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“The Department of Education Computer Bus is off on its travels again, thanks to USA Internet Giant ORACLE...

Last year it was Earls Court. This Year it's Bristol!

The Computer Bus is setting off to join around a hundred other converted buses from all over the country for the Big Bus Bash on Thursday 6th July, Hengrove Park, Bristol. The event, which will be held over three days, is the first of its kind run by the National Playbus Association charity. The weekend will kick off with the Working on Wheels Convention, for Playbus staff, local government and other benefactors and officials.

On Saturday and Sunday the parkland will be open to the public, with a fun packed weekend for an expected 10,000 visitors who will be able to visit all the buses, including the Island' s Computer Bus. Buses from as far away as Kiev in the Ukraine are expected to attend.

According to Department of Education Advisory Teacher Alex Townsend who thought up the Computerbus idea: "We are delighted to be invited to represent the Island once again at a high-profile UK event. Thanks to Oracle and local sponsors David Castle and Tours Isle of Man, all the costs are being met. Oracle are paying the shipping, travel and accommodation costs, whilst Tours - who as co-sponsors keep the bus on the road all year, are making sure we make the journey safely there and back."

The schedule is once again as punishing as ever, both for the 23-year-old ex-IoM Transport single decker, and its somewhat older driver. According to Alex: "Last July 4th we were pride of place on the apron at the front of Earls Court on the Sunday afternoon, but a few hours and a midnight boat later we were at Tynwald Fair!"

"This year it is the other way round!! We're doing Tynwald on Wednesday, and catching the evening sailing to take part in a convoy of around 100 converted buses through Bristol the next day."

And the pace doesn't stop there. "After Leaving Bristol on Sunday afternoon, we'll be back in business at Ballacloan Infants in Douglas on Monday morning. There's just no slack in the schedule!"

Alex is taking the 400 mile return journey to Bristol, with help from a Ian Bleer, a driver/mechanic from Tours. Alex commented: "Ian accompanied the Bus back from Earl's Court last year, and will be on hand with his toolkit and technical know-how, if the bus develops any mechanical faults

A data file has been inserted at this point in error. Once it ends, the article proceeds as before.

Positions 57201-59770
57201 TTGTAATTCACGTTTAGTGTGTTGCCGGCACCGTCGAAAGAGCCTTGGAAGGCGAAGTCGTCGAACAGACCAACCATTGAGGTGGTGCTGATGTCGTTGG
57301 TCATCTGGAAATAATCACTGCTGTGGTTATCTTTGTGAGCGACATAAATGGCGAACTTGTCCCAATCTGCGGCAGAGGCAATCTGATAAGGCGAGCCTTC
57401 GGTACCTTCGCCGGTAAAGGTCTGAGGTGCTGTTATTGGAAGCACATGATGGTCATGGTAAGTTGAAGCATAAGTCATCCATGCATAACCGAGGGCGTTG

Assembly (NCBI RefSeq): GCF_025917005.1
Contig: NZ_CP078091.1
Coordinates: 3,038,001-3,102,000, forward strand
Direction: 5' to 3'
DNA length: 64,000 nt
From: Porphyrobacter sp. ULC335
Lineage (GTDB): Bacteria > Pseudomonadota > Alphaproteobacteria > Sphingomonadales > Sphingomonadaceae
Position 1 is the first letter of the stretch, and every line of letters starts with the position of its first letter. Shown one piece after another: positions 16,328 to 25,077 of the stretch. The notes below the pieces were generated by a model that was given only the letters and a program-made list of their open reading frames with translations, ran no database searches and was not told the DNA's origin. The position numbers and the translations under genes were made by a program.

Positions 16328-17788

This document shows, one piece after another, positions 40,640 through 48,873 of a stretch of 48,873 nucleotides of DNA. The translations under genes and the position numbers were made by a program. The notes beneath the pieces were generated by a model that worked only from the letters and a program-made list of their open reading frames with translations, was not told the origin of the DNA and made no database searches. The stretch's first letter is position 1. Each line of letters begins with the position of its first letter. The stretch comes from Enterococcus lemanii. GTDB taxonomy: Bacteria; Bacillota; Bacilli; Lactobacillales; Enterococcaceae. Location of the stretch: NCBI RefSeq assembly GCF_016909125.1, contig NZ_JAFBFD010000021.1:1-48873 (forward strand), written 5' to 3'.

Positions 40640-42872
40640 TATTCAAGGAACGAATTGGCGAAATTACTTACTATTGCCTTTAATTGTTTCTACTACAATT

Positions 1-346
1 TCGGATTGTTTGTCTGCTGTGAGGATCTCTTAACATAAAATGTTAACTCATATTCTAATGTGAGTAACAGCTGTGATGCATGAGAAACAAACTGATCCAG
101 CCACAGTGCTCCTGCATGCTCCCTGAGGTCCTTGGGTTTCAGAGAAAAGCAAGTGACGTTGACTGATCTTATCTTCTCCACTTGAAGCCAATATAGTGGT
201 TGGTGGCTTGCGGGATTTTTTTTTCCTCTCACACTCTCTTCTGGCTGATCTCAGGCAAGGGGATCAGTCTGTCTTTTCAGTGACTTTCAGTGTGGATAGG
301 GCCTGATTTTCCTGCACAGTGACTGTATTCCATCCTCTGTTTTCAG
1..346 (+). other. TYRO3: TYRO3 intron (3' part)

The return journey to London last year took place without incident.

The Manx Telecomputer Bus, has been serving the Island for the past two years. The bus visits all 35 primary schools on the Island, and has also worked with three of the Island's secondary schools.

It contains 21 computers with full internet and e-mail access, and within minutes can become a fully functional part of a school computer network. Around 7000 of the Island's school children and their teachers have benefited from bus since its introduction. As well as BBC Tomorrow's World Live, the bus has had a full page article in the Daily Express, a double page spread in the prestigeous Times Educational Supplement (TES), MacFormat magazine, and numerous features in the Island's media. Its own website www.computerbus.com was selected from a national field as one of the top ten school-produced websites in the UK by the TES this time last year, where you will be able to keep up with events on the Bristol trip.

Main local sponsors are Manx Telecom, who paid for the initial conversion of the bus in 1998, and most recently paid for an internal refit during the Easter holidays. Internet support is from Castletown-based PDMS Advanced Systems.

Department of Education ICT Advisor John Thornley said: "We are all very excited about the Big Bus Bash. It will give us a chance to share our experiences and ideas with other converted buses from all over the country. It will be a busy, but fun packed weekend"

The Big Bus Bash has been organised by National Playbus Association with funding from the National Lottery and software company Oracle, as part of its Think.com project. Think.com is an educational technology solution which allows schoolchildren and teachers to create protected online learning communities to enhance the classroom learning experience using the Internet, and as 'Codename Scoop" was secretly piloted for Oracle on the Computer Bus outside Kensington Road Youth Centre early in 1999.

Over 35,000 people board Playbuses every year. Working with a wide cross-section of the public, from parent and toddler groups through to health promotion and youth groups, Playbuses fulfil a vital role in the communities they serve. The National Playbus Association serves over 230 members, promoting the benefits of mobile community work.



©2008 Isle of Man Department of Education All Rights Reserved

The Computerbus made its second trip to the UK in July 2000 - again courtesy of Oracle and Codename Scoop - or think.com as it had become.

No pictures of the event have survived, following the theft of a laptop in Blackpool later that year, but the following graphics and text are taken from the original computerbus website...

(The orange Big Bus Bash sticker remains to this day displayed in the windscreen of the revamped computer bus.)